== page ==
Back after a summer break, Camila and Ana delve into a project they discovered at the Centre for Computing History in Cambridge when Camila was visiting Ana in London. Called the BBC Domesday Project, this was a mid-80s attempt at an interactive survey of the entire country with data collected largely by school children. With the data contained on two Laserdisks and only accessible via specialised hardware, the system quickly suffered from a serious case of Digital Obsolescence. While a 2000s project called Domesday Revisited worked to save the data and create an emulation of the software, the book it was based on (the 1086 Domesday Book) has continued to be accessible as a printed book for 900 years.
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Main research for the episode was done by Camila. Ana audio edited.
Music by Nelson Guay (SoundCloud: fluxlinkages)
— “BBC: Domesday Project - 1985 1986.” Youtube, uploaded by Daniel Garcia August 14, 2013. https://www.youtube.com/watch?v=vn0oFJU5pxM
— “The BBC Domesday Project - Panel Discussion.” Youtube, uploaded by The Centre for Computing History March 23, 2020. https://www.youtube.com/watch?v=KZA8LRgv1iw
— “Digital Domesday book unlocked” BBC News, December 2, 2002. http://news.bbc.co.uk/2/hi/technology/2534391.stm
— “Domesday Project” The Centre for Computing History. http://www.computinghistory.org.uk/domesday/
— Evans, Claire L. ‘Broad Band: The Untold Story of the Women Who Made the Internet’. Penguin Putnam Inc, 2018.
— Mackenzie, Iain. “Domesday Project reborn online after 25 years” BBC News, May 12 2011. https://www.bbc.com/news/technology-13367398
— “Newsround - BBC Domesday Project Feature - November 1986.” Youtube, uploaded by The Centre for Computing History July 30, 2020. https://www.youtube.com/watch?v=FMh1FqvleH8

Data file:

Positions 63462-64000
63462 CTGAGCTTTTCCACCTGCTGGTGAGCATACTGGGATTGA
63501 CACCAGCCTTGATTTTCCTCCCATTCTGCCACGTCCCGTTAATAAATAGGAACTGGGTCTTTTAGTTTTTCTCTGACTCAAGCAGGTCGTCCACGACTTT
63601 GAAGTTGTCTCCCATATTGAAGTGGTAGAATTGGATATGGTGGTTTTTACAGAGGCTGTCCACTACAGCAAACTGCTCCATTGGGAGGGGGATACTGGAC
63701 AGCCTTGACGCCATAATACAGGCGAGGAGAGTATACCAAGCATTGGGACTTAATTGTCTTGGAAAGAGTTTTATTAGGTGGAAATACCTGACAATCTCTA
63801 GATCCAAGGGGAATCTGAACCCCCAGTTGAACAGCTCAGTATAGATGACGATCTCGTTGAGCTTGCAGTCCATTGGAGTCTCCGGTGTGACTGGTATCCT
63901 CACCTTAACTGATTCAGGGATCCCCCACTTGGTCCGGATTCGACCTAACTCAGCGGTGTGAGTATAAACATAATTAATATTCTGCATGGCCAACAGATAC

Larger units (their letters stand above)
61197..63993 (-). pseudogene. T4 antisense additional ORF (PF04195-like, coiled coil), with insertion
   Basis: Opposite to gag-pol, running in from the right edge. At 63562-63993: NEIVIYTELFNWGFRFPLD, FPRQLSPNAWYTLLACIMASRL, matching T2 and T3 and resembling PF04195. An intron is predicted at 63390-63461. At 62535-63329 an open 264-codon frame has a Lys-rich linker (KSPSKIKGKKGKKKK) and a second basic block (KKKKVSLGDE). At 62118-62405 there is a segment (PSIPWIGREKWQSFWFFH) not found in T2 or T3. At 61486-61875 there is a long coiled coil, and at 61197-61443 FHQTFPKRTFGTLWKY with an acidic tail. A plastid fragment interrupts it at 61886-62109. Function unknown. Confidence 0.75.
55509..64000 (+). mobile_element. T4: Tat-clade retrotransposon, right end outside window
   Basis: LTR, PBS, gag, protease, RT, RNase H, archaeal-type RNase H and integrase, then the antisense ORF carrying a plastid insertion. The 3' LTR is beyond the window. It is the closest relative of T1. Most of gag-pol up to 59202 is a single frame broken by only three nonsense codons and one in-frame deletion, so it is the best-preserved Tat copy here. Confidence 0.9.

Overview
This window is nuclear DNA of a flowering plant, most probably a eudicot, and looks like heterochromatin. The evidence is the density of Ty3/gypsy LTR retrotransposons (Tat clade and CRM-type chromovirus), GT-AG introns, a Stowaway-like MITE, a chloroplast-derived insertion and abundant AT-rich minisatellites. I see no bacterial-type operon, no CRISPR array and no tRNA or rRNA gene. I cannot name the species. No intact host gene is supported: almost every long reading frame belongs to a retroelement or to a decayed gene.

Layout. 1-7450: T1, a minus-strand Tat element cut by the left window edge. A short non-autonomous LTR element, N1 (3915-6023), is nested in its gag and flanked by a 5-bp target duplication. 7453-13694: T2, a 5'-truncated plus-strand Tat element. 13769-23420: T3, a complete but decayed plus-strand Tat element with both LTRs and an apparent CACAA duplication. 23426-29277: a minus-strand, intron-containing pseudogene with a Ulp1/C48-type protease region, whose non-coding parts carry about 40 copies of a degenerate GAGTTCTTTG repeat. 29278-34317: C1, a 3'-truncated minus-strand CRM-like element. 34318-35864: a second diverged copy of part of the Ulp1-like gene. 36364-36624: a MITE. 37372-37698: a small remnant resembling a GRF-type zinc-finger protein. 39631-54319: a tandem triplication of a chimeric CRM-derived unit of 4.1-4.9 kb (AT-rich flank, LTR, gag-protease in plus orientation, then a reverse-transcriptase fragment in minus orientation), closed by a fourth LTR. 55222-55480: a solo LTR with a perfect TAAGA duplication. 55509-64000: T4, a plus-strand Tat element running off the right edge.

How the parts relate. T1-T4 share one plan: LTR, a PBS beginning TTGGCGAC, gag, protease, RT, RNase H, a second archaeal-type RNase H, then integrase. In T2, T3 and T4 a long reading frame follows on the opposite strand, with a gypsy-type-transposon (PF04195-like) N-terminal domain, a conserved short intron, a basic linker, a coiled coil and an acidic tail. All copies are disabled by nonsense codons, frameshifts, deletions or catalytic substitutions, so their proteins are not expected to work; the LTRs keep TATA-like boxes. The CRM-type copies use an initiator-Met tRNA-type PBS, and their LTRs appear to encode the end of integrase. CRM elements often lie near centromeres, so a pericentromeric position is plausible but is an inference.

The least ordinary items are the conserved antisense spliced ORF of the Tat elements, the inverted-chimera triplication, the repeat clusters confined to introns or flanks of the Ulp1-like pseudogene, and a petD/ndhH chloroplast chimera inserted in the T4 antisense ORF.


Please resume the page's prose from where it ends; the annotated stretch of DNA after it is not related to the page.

Hi. Welcome to our friend the computer. A computer history podcast. I'm Camila. Ana is with me. We were just discussing. Maybe we want to describe this podcast in a different way. What did you just suggest? I suggested niche stories about technology that we're interested in. And then I said something very lame, and I said, Counter-Narratives to the worldwide web. That's. I like that one. Really? Yeah. Where? Think we're like that? I like the narrative. That's it. And I guess, like, we have been doing a lot of worldwide web counter narratives. I always saw this as more like computers in general. But yeah, but welcome back, everyone. We we took a little summer break that kind of extended longer than we thought. We both got COVID at sort of similar but different times. Right. Right after each other. We yeah, we took a little extra time off for summer, but that's beautiful fall day to day. And I'm ready to get stuck into some computer history gossip. We want to continue this so we're back. And I'm really happy and excited about our first topic because we talked about in our I think in the last episode of the last couple of episodes before the break, how I was visiting you in London and we went to some computer computer history museums. There were some sort of things that we saw at the the museums that we kind of really connected with. I got really into a certain topic during the break, which was the idea of hypertext, and I'm going to do a couple of episodes on it, and this is the sort of links in to it. I feel like it's a nice intro. So the idea of hypertext is different to the idea of like hyperlinks, which is, you know, links. You can click on that, take you to another website when you're on the World Wide Web. But hypertext or hyper media is sort of like an entire concept, I guess, of like navigation across ideas or a way of visualizing links, ideas, and then people sort of develop software that I guess is sort of how like the Internet could be viewed as a type of hypertext that and we'll get to this in later episodes like before the Internet and in early Internet times, there were people with kind of grand ideas of how this could work. And the Internet, the World Wide Web is sort of a shadow of what could have been almost like an inferior version of how we sort of traverse ideas and how we can structure our knowledge, I guess. Mm hmm. So hypertext was more to do with, like, the proposition of how the Internet would function rather than it being actually something that was carried out in practice. Like was it implemented in public use? Well, hypertext is is more is more an idea. So you can like, think about different software or. Yeah, you can think about different software and like design the text it's yeah, it's like the design of the navigation I guess. And it's, it's very much about the user and how they use a can form their own links. And I think the, the main part of this is that they're two way, they are two way links. So things are sort of connected. So I have a hyperlink on the World Wide Web is one way and so it can break very easily if one side of it isn't doesn't exist anymore. But two way links are more about kind of embedding them within themselves. The whole idea, being able to see two things like next to each other. And so you sort of I think the idea is that at somebody that is using a hypertext system to navigate readings, to navigate like websites is that they sort of start to develop their own links and can kind of have a sort of more personalized experience of reading different sharing information. Yeah, but I'm still like, you know, in this and I'm I want to delve deeper in into it in upcoming episodes. But I thought the way we could begin this is through something that we encountered at the Cambridge Center for Computing History, which was such a fun day. I mean, we thought it was so fun. It was in a carpark in Cambridge. And the first thing that you'd see as you'd approach the museum was just like a free kind of collection point where a bunch of old tech was just thrown out for people to pick up. And that was a great start because I love I love that now was a box with video games and they were literally all the games that I played as a kid. And I was like, Yeah, about yeah. Camila showed her true nerdy colors, but then even and then you see, yeah, there was some, some good stuff on that table. But yeah, the museum was, was, was pretty great. I mean in as good as it can be with like, you know, they don't really have that much money to run it. There's a lot of volunteers. It's mostly designed for, for children. And yeah, it's kind of one of those quite humble museums, but it was very game to last. I found that the Cambridge Run was games, more games based than the. I think that's quite an annoying like feature that a lot of tech museums can fall into because they just think, Oh, what is going to make this museum more interactive? And you know, we want people to come back and how are we going to make this kind of an addictive thing? Oh, we'll just like implement games and then that'll solve our visiting number issue. But then there was some really interesting old hardware that they had really cool like keyboards there. I had a really nice, yeah, really cool accessibility keyboards and just quite interesting like interfaces that I've never seen before. So it was great. But there was one thing that you really liked, which is what we're going to talk about, and it was like this sort of map slash Wikipedia sort of program. Do you remember that? Yeah, I loved it. I've actually got loads of pictures of it on my phone, but I didn't take a picture of the wall tech, so I never figured out what it actually was. And then I try and describe it to people and they're just like, What are you talking about? But it was basically a kind of eighties interactive map of the UK displayed on a color monitor with a navigation bar at the bottom of the screen, which was also reflected on the keyboard. So you could kind of navigate the map with just your keys and the map. Visuals were really dated and pixelated and kind of looked like a scanned cartographic map, but you could still zoom in and the map would actually become more detail. So it was a bit like Google Maps and you could click on a city or town or village and a page would pop up and it would tell you about the general information of the area that you clicked on. And it would it would tell you the demographic and population information such as gender divisions and work, commuting statistics and migration histories. And I loved it because you could spend just hours exploring and clicking around on towns and reading about the facts, which I think would was really allowing you to paint a very intricate and a tested image in your head about how people lived and how developed these places were all the way back in the eighties. So it's kind of like looking into a time machine map that was a merging of Wikipedia and Google Maps, and I was just like, Why haven't they invented a Google Maps? Wikipedia? It seems so, so obvious. Yeah, I was. I was very impressed. So this program, this system was a result of a project called the BBC Domesday Project, and it launched in 1986 in the UK. So the Doomsday Project is sort of based on something called the Domesday Book. You go with the Domesday Book and it's of like DOMA. Yes, Yeah, it looks like. Domesday But I always said. Domesday In my home to size and sure, yeah, yeah, because I remember reading something about Domesday and on one of the plaques, but I think it was something to do with data degradation. So I'm not really sure why that comes to my mind. Again, we're going to get to that. Okay. Yeah, it sounds amazing. So, so the Domesday Book was this like 11th century census also survey of England and parts of Wales that was commissioned by William the Conqueror, William the first and it documented all the holdings. So who owned what land and livestock and things like that and its value. And I think it was called the Domesday Book, I think because it was something about how it was unalterable once it was in the book. So it's like Judgment day or something on it. Okay. Like pre written. Well, yeah, I think it was like, we're going to do this whole survey and then that like the stuff that's written in the book of what you are and is how your taxes and things like that. And so it was sort of for that purpose and then maybe they were just super religious. So this was in 1086, it was completed in 1086. And so when 1986 was coming up, it was going to be the 900th anniversary of this original Domesday Book. And the BBC, the British British Broadcasting Corporation, which is like a public TV and media radio broadcasting, Is that the best way to describe it? Yeah, they were thinking of ways to like celebrate the 900th anniversary of this book. And originally they were thinking they would create like a straightforward document three television series. But at the time and like this, like early to mid eighties period, the BBC was starting a project called the BBC Computer Literacy Project. And I want to go into this and show the episodes, but it sort of actually involved them developing their own microcomputer that was made by ACORN, which would go into schools and libraries and places like that. So there was a lot of thinking around computer technology and learning. And also the idea of interactive media at the BBC at the time. So they started to develop an idea of creating like a deconstructed multimedia documentary, a quote I found in a panel discussion with one of the people involved was that it was the idea to have the documentary and then to have the ability to delve deeper into the underlying data and explore all those things. And wow, that sounds incredibly hypertext. Just about what we were talking about in the beginning. Like anything to do with multimedia into connection interaction, like hyperlink transcripts in a movie or extensive footnotes that you said were like two way. Yeah, I mean, or even yeah, even like footnotes based writing. It's very hypertext, right? Yeah, absolutely. And, and it's something that really speaks to me now because like, I'm a research based artist and I'm always trying to find ways for people to respond to like a finished creative piece while still having access to this sort of underlying research. If they want to delve deeper. And I have been thinking about hypertext and hyper media a lot in the way that I work and the way I present my work, and that like, how can you have the the the research and the resources sort of very much interconnected with the actual text or with the actual creative document. Yeah. And that's also so interesting that the idea of hypertext was coming up at the time of the 900th anniversary of Doomsday, which was a book that tried to document everything as kind of a one way fact narrative of like, yeah, of what you said. It documented all the holdings. So who owned what land and livestock and its value when actually the way of like measuring value is so much more complicated. I guess that like a census now even is more complicated than that was and tries to kind of glean other information rather than just sort of a Yeah, sort of static. This is what I are and this is what I are. But in the case of the Doomsday Project, in the end they kind of ditched the idea of the like the original idea of the documentary and decided to focus on the underlying data and sort of exploring creative ways of making it accessible and interesting. This data, like the original Domesday Book, was a survey of the UK in the eighties, but the mid 1980s, not the mid 1080s, and it was compiled between 1984 and 1986. And the idea was that this data would detail the experience of everyday life in Britain and that it would be organized and accessible via a computer system. And it sort of reminds me of like early computer programs like Encyclopedia Britannica. But the difference is really that it required, like its own whole ecosystem of tech to be able to access it. It wasn't just the software that would then go on like your computer. So the data was contained on two laser discs in LV ROM format, which is laser vision and read only memory. And this was a precursor to the CD ROM, which is compact disc rate only memory. So the ROM part is really just that it can only be read through. You know, you can't frighten or erase or the disc, but the key difference is that laser discs encoded information in an analog way and CDS use digital processes and laserdisc are also video format optical discs. So they have audio and video tracks so that the doomsday system data was contained on two of these discs with 300 megabytes storage space on each side of the disc. And I believe that the data was on an audio track or like an audio channel on the disc and the images were saved as single frame analog videos. Wow, this is I Wild that. So laser disc was rivaling things like VHS and Betamax. It had higher quality output, but it never really found wide reaching popularity. I believe that this was this doomsday project was like the first one, or at least one of the first, like big projects to use laser beams. So they like early it with this tech. So 300 megabyte storage is also not very much what I was when I wrote my notes. I was like, That seems like so much, but I'm like that and aged while I was using it in the, in the museum. I was just so overwhelmed with how much information there was and how interactive it was because it's the entire map of the UK. Well, I think it probably was because of how it was stored that like, yeah, let's just go frame as audio videos. Yeah. So it had two discs and the like set one disc was the national disc and the other was the community disc and they were a little different and interesting and they are in special ways, so let's go into them. The the national disc was divided into sections like Culture, Economy, society and environment, and it contained largely formal statistics and reports about the country and news report about the developing projects and about this structure to make their system user friendly. In other words, simple, flexible and responsive. It's organized like a thesaurus rather than a conventional index. Each idea and it gives rise to many others, like a family tree spreading out into more and more branches. So you essentially would like click like you log into this. We like open this disc and you just get those. There's talk topics of like culture, economy, society, environment, and then you click each one. So you could start on clicking like the environment section. But under that there were many sections and it would just get more and more precise, like a like a top down taxonomy sort of system. The other like cool thing about the whole system was allowed for free text search like Google now so you could type in keyword ads that you wanted to search and the system would bring up the relevant articles also like multimedia stuff. And it had a really, really fast search function, which was sort of wild for computers at the time, but it was sort of not a true search function as we expect search to work today. It wasn't really searching. It wasn't like searching entire entries, but it was searching through keywords that had been like coded into each entry. So like every single entry was labeled and was indexed by keywords, by an indexing team, which is an immense amount of work. Yeah, it's kind of like how a library works, right? You search through keywords rather than, Yeah, don't go searching for every single word. Yeah, yeah, yeah. But that's, that's amazing to think of an interactive index, which just seems so obvious in terms of accessibility, but that the fact that they were able to make that back then in the eighties is fabulous. Yeah. And I think just like the speed of the search function. Yeah that people had never really experienced before. So much of the information on this disk which was pulled from like the census and from other data in public domain, was already available. So this was stuff that you could access if you tried, but not with this level of ease or sort of all together in one system. And the other fun thing about this new way of accessing data was that you could create your own graphs with it. So not only could you change like the format. So if you're like, I want to look at how many newspapers are sold in March or like across 1985, you could change the format from like a bar chart to a to a pie chart. You could also change aspects of the information, you know, like scale and time and things. And the other cool and useful thing was that users could compare and contrast information from different sources in one chart. So essentially you could generate your own personalized graphs with the data, which is one fun and two incredibly useful, and also means that this data that's collected was able to be really used for various of personal reasons. You know, it's like people could be like, let's say like, yeah, look at how many newspapers are sold and then compare that to, I don't know how many newspaper stores there are or something like that, you know, and yeah, and, and also that data is just used to its full potential in the sense that you can see how statistics can be quite subjective if you link them in ways of displaying them differently. So like if you have different types of graphs that use the same data, you actually come out with quite different conclusions. But yeah, so just it just makes a lot of sense that they would do that because I assume that everyone has a different way of visualizing statistics anyway. And why not kind of make use of computing like that to make it more accessible for everyone, for people to kind of understand this information even in their own way with, with ease. Yeah, Yeah. And I think it's just for me, very cool and interesting that they were thinking about like how we have all this data about the country and like, what is it being used for and what is a better way to make it accessible for people and useful for people in the country. So the other desk was the community desk and this desk. So the national desk was very it was like graph and text based database and the community desk was very map space, which is so the community desk is the one that we saw at the and like played with at the museum. So the Doomsday Team divided the country into small sections about three by four kilometers. And then enlisted schoolchildren to complete surveys of these areas. So it was like crowdsourced. So 14,000 schools took part, which is almost half the schools in the country. So that's about 1 million people. And they collected data, interviewed locals and wrote stories about their own lives. So I think like each school was given one of these little areas, you know, and so they would walk around and like interview the old people and take photos and get stories was just like, right. Like, this is like the daily life is like in this area. I mean, it's a great school project. It's a great way to, like, get to know their neighborhood and learn about the area around you. And but I was also wondering how they managed to get all of this data. And I'm just very glad to hear that it wasn't just one guy with the clipboard like driving around the country lugging all of this very tedious information about like how long does it take to commute from Birmingham to, I don't know, London. So, yeah, it's that's fascinating that they used well the kids to log all of it. I did see a thing, I forgot where I saw it. But someone like maybe a comment on a article or something and someone was like, I remember doing this at school, but I always felt really bad because we never finished our our area survey over here was like I always felt like there was probably a gap in the in the project somewhere where we just didn't submit out information. And I can imagine just how stressed out some of the teachers would have been with having to submit this information to the government and there being like a real deadline for like, you know, the 900 anniversary of doomsday. And then if they just didn't get it in time, it was just like it was just a national tragedy. You were talking about seeing like the map and being at pavement, being able to kind of like zoom in and things. So something I did find out that I thought was interesting was that they the mapping, the way they did the mapping was that they cut up physical maps like ordnance survey maps, and then these maps were then photographed as analog images. And then they had to see like how many images could fit on the disks so they could like work out what the what the square were like, what the area of land is that would be given to each person. And because the BBC Micro, I think this actually is the BBC macro, but this system was developed by television engineers. It allows you to sort of overlay analog and digital so you could overlay or they could overlay one of these analog maps like photographs of maps with the digital data collected by the students sort of on top. So it's kind of got this like interesting way of pulling, pulling the information. And because they use satellite images, maps and local photographs, you could, like you said, do this sort of like zoom in on very specific areas to get detailed information, like with Google Maps, like going from like the satellite to the like larger world map, you know, getting places, getting really, really, really close. Yeah. I think also why I was fascinated with it visually when we first came into that room was because it it literally looked like a someone took a picture of them of a paper map, which I was which it exactly. And I didn't know. But then I think subconsciously I was just like, well, I mean, surely this isn't going to be interactive because it's just a picture of a paper map. And then and then it was interactive and it was just this incredible, very pleasant surprise of just how yeah, how interactive and detailed it was. And I like in my own art practice and like with others, very interested in that kind of merging of the sort of handmade or hand-drawn and the digital. I do that in quite a few of my works, kind of pulling in, either pulling in sort of like hand-drawn elements to a digital project or putting digital elements into like a physical project. And this is that it's, it's that sort of merging of a very traditional medium. Yeah, very kind of authentic. The fact that it's not vector ized and the fact that it's held its original form is just great and so you could do this like zoom in, but just like Google Maps, where you end up in Street View, the Doomsday Project also contained like ten, but still that's a lot. Virtual tours like walkthroughs of different types of housing, though, like particular styles of apartments, like there was a farm, a cottage, things like that. And this was so much like Google Street View. So to do it, they would go and so like a location, they would take a photo and like an H direction and then they would take one step and do the same thing. And sometimes farms and cottages. Yeah, but sometimes they would even do like close up pictures of stuff, you know, like the sink or whatever or I think there was I saw some stuff of like a farm and it was like the horse. Like the horse or yeah, I was going to say like some farm animals. Yeah, most of the farm animals. That's amazing. I mean, Google Street for you could never well go to a supermarket. It's yeah, they went to like a little interesting place of but I guess this is you know the idea was that they're trying to document different styles of housing in the eighties so it does make sense that they would be like, okay, let's look at all this sort of intricacy. Yeah, the agricultural documentation. Yeah. And I think I said around ten, I think it was like 11 or something, but I didn't have a precise number, but it seemed like so much work. That's kind of fun. And so when you access that via the doomsday system, you would just like click through like Street View to kind of walk in whichever direction that you wanted within this sort of surveyed area. And then the images would update on your little adventure. So kids were doing were developing augmented reality back in the eighties. Yeah, so cool. And just like the best way of keeping kids busy is there's just such a great project. I mean, I remember I mentioned Encyclopedia Britannica earlier and I remember like I remember Encyclopedia Britannica and there were a couple of other sort of of these like school learning program software programs where I was one, I remember it was a it was like a museum or something. And you would like click through and and you could like click on different pictures and there'd be information and stuff and feel like there was a lot of that early on. Yeah, of kind of trying to recreate a sort of world inside software to access information, but also to use this technology to be able to connect with like your local community. I think it's just like, what are the best educational projects that you can provide to a school, into the into the classroom, you know, and to kind of to do to do like case studies that are actually like relevant to you and your area. You know, if there's something that very specific that you're interested in in the country or like a specific area, you can just like very easily go into that and then learn all the information. So there was a lot of information across these two tests and someone estimated that it would take seven years to view everything on the disks. Oh, wow. Yeah, that's I think I remember reading the statistics that said something that it would take over 30 years to read the entirety of the English Wikipedia nonstop at the average reading speed. I think it was like 30 years or 31 years or something like that. It just like nonstop without. Does that include like new stuff that gets added as you're reading? I don't know. I guess I guess it's easy to average it out with just so much information and with with this time span of 30 years. Like even if you add that extra stuff that you're reading, it will probably just like add like another year to it or something. So it was such a wealth of information and it could be customized and explored and very personalized way. And they often talked about the idea of democratizing data that not only was much of this data from the people, but it would be for the people as well, like you was saying, with schoolchildren. So the plan was that the system would be available in schools and libraries so that anyone could easily find information about the country that they live in. But the reality was that in the end it was pretty difficult to actually access. This was largely because it required specialized software to view it at all. So laser discs, as we mentioned earlier, were so new there was like very, very early days of this Times. So you had to buy a specialized laserdisc player made by Philips called the Doomsday Player. And then this connected to a BBC master computer with a keyboard and a trackball to move the mouse. And the chapel at the time was called a trackable, which I think is such it's like a cut is to. Yeah, that all this meant that the system ended up costing over £5,000, £5,156.75. I mean, yeah, this, I just, I just want to say that this is like a classic example of the problem with the inaccessibility of tech, where some where these decisions are made by people that are just not in touch with the project. And some, some consultants just like made a bad decision in a meeting one day to like opt into some profitable contract with an inadequate tech company that would supply some kind of cheap software or hardware under the promise that it would develop under investment. Yeah, it's just this these kind of stories just get me so angry because you have all of this labor that's provided by literally schoolchildren. And then there's a bad decision that was made by the managers or the people in charge where they just want to make profit and and the whole thing goes down the drain. It's it's a real shame. It's like very disappointing. Mm hmm. Yeah. What a what a huge loss of money. It's really. Yeah. On the so I did take a picture of the information board and did a different computing history. So on that board it said that the that this was the average cost of a small family car in 1986, there was so much money that was either get a car. Oh no, I would data look useless. So this basically ensured that very few ordinary could afford it and made it fairly prohibitive for libraries and schools as well. Overall, they only sold 1000 systems nationwide, which is pretty sad when you think about that number from earlier that 14,000 schools taking part. And also because, you know we said the sort of million people but that includes like there were a lot of additional video clips and photos that were from the BBC and ITV. So, you know, it's not just schoolchildren. It's it's everyone. So many people were featured on the discs and like not many of the people involved were even able to see what their contribution looked like or how they were represented. Yeah. And even the kids themselves, that's so sad that they couldn't see the end result of all their hard work and just like the the reason why it was invented in the first place of for education, what's now like obliterated is so sad. I mean, I guess they got to learn about, you know, doing the Purge project that's true out there like local area. But yeah, so they were sort of planning on using this like most up to date up and coming technology, I suppose. So that, so that it would last a long time. And I think yeah, they were the first people I think to do something like this. On laserdisc, another example of this is that the software was written in BBC Pal basic combined programing language which people were thinking would become like the next big thing and just didn't. And the reality is that they they bet on the wrong horses and it's not only cause issues like during the time of the launch and you know of the project, but it also became like a bigger problem later. And this was what you saw on the like on the sign was that they didn't they just yeah, it suffered from a serious case of digital obsolescence and the data on the disks became inaccessible because the equipment wasn't available to access it, like the technology was really quickly superseded. So the tech that you could access it with wasn't made for very long. And then that starts to degrade. And, you know, you can't find one that's working well enough. But also the disks themselves were deteriorating. So yeah, so the Center for Computing History had this little display and it mentioned this concept of bit rot or data decay, data degradation. The quote from it is when the bonding material between the two layers of plastic breaks down, oxygen penetrates between the layers and starts to oxidize the metallic layer. This renders the data unreadable. It was also very hard and time consuming to transfer the analog data into a digital, especially given that they make the kids do it. They don't have anything to do now they've run out or they'd all be grown up. Now. I'm sure some of them would have the skills. Yeah, they love it. It's like a lifelong contract to be able to stay virtual and you can never see the end result. Yeah. Yeah. So yeah. So like the files were saved as recognizable file formats and they didn't have any compression and there's 50,000 video stills involved which needed to be digitized. That's so annoying. So yeah, Doomsday has now the name has like a double meaning, but in the 2000s there was a project called Doomsday Reloaded, which the goal was and they did do. It was to create an emulation or recreation that would preserve the data and have it be accessible by a current technology. And I think they also, like added in new data, like they collected more stuff about link. So in this case it was that it would be accessible via the internet. In an article from the BBC, Paul Wheatley, who was a project manager for this, is quoted as saying BBC Doomsday has become a classic example of the dangers facing our digital heritage. But it must be remembered time is of the essence. We must invest wisely in developing an infrastructure to preserve our digital records before it is too late. We must not make the mistake of thinking that recording on a long lived medium gives us meaningful preservation so we can think specifically about this project. Like, okay, we've put in, you know, this time and effort into transferring over to the Internet. It's I think, also stored on specific and specific archives for you. And the Internet at this stage is kind of this like tried and tested medium, but it doesn't mean that it's forever. And then of course, it brings up this sort of heartbreaking feeling, this realization that, you know, this story is just an example of like everything that we do now, which is what I'll say, like why organizations like the Internet Archive is so important? Because, like, we could so easily lose everything that we have now that you know how we access information. Yeah, well, as but especially when when archiving isn't profitable, right? Because the people that the Internet Archive would be doing this stuff for free and there would be volunteers running it and recording everything and index. I mean, I think there's volunteers that I think they do have, right. But it's not like Google. It will be most of the time, kind of like a labor of love to be able to archive and put things into historical context is Yeah, it's scary to think that this is at risk because of capital like. But yeah, wow, what a what an interesting story. I love the whole kind of children working together and doing all of this in my mind, like for a little bit for fun and for free. And school teachers like Project managing this like, Oh my God. But yet imagine. But, but it's also just this kind of coming of age Hollywood story of of like school kids like doing this big grandiose thing with like a big idea together and then some like, you know, investors make their own decisions and and such as like the headmaster makes the wrong decision and then it all goes to shit. It's got very kind of like School of Rock, you know? Let's get Jack Black in here and. Yeah, Where is Jack Black? He's William the Conqueror. Like Jack Black is William. I think, you know, going back to that, going back to, like, the original Domesday Book, it is kind of cool to think so. Like, I found this quote from that. Oh, I was that same BBC article because the information gathered by the Doomsday Project has been difficult to access for six years. By contrast, the original Domesday Book, an Inventory of England, compiled in 1086 by Norman Monks, is in fine condition in the Public record office in Kew, London. Yeah. So it's like, yeah, I mean, tech can be more accessible, but it can make things entirely inaccessible to a toad in any different way, really. It was an ambitious project which developed versions of things like Google Maps, Street View, Wikipedia, free text search way before the internet had developed them. It educated people about the power of data while providing data from reputable sources it explored and pushed what could be done with multimedia technology while making data collection and access interactive. It made data and information fun. There was even a there was a TV TV game show called Doomsday Detectives that I think used and promoted the system with kids that I'm so desperate to watch. I have. Yeah, I found one reference to history because it's a very Carmen Sandiego for yeah, for everyone at home. But I did a large project about come said Yeah. Still only the true fans will know. So yeah I was like so excited to to sort of deal with this and it's it's so much bigger than what we you know we just saw it on the computer and we had fun with it that as soon as I started to research I realized like how important of a project it was and how big it was. That's fun. That made me so happy. I was really desperate to know what it was called, like how it happened, what was the incentive behind it and this. Yeah, this episode was a bit of a surprise to me. I didn't. I didn't know that you did all this research around it, so thanks for looking into it. Yeah, I knew that I yeah, I knew that my intuition was right with like, the interface of it and how it worked. I could have just spent hours on this stupid thing and to know that there was a whole just very interesting history behind it. It's, it's. Yeah, it's very reassuring. And I think, you know, you were right. Like, I remember you sitting down and playing with it and being like, This is like Google Maps and Wikipedia and it was and maybe like that is a nice you know, it was saying at the start that we ended up with the Internet as it is, but there could have been all sorts of ways that we structured this of digital access information and references. And, and this is another way and it was interesting that you connected with this and got so excited with like this form of it, whereas on the Internet they're very separate things. Very Yeah, completely. And I think it's because Google Maps has gone in the direction of and I guess this can symbolize the entire Internet of just basically promotion and marketing. And it functioned as an ad for businesses, whatnot, whereas the Doomsday Project was just for pure educational purposes. It didn't have anything to do with advertising and marketing. I mean, from what I know from the original intent was. But it's nice to see that before the web there were projects that were that didn't have advertising necessarily in mind. I think it would be amazing to be able to sort of interact with data and get information that you need without questioning, without having to question where the information is coming from. And of course, there's like I mean, I don't know the breakdown of who was that was collecting the information, who was making decisions around what was being shown and what was being chosen. You know, so I'm sure there's so many biases in in this information, but at least it's all like official government information. Yeah. Like as a person, you know, now children. And for me, yeah, if you want to find it but have knowledge and I said capitalism if you want to find out information now it's like you really do need to have like that sort of digital literacy. Yeah, in a sense, yeah. You know, you go on the internet and you search for something and like half the things, half the results are ads or it's some weird think tank that's sponsored by some strange thing. Yeah. So that this was a way that people could play with and access information that was like an official. I mean, if anything, it was just like patriotic, right? Because a lot of the William William the Conqueror was whole thing. But yeah, I'm really interested to find out if there have actually been projects done by hobbyists that would have merged Wikipedia and Google Maps because I'm sure that there's some kind of app or website that displays Wikipedia information in a way that isn't indexed. The way it is now. Maybe it's got like a different way of navigating it, like a map, which would make sense because like the, the logo of Wikipedia is like a globe or it's like a globe made out of puzzles. So I don't know. Well, yeah, I'll have a look. Just feels like, you know, Wikipedia is an encyclopedia, I guess, But I miss actual encyclopedias. Yeah, I'm being able to look up like information on a topic and have you know, it's there's pluses and minuses. Like we get access to, like, very updated information and, you know, a lot more than what's in some old book that your parents bought at some point. But yeah, and also stuff that's written by professionals. There must be some kind of legitimacy in that. But yeah, well, thank you so much. Thank you. And like and subscribe I can give us some stars. Yes, maybe a little review if you want to do that that with these thou be sick or get in touch or if there's anything that that people want to know about or true. We should research about. Like we would also really appreciate an email. What's our email our from the computer at gmail.com. So and then we're on social media on Twitter where I think we're our friend comp on Twitter and our friend the computer on Instagram. I'll see you in the next one. We'll see you next time. Bye bye.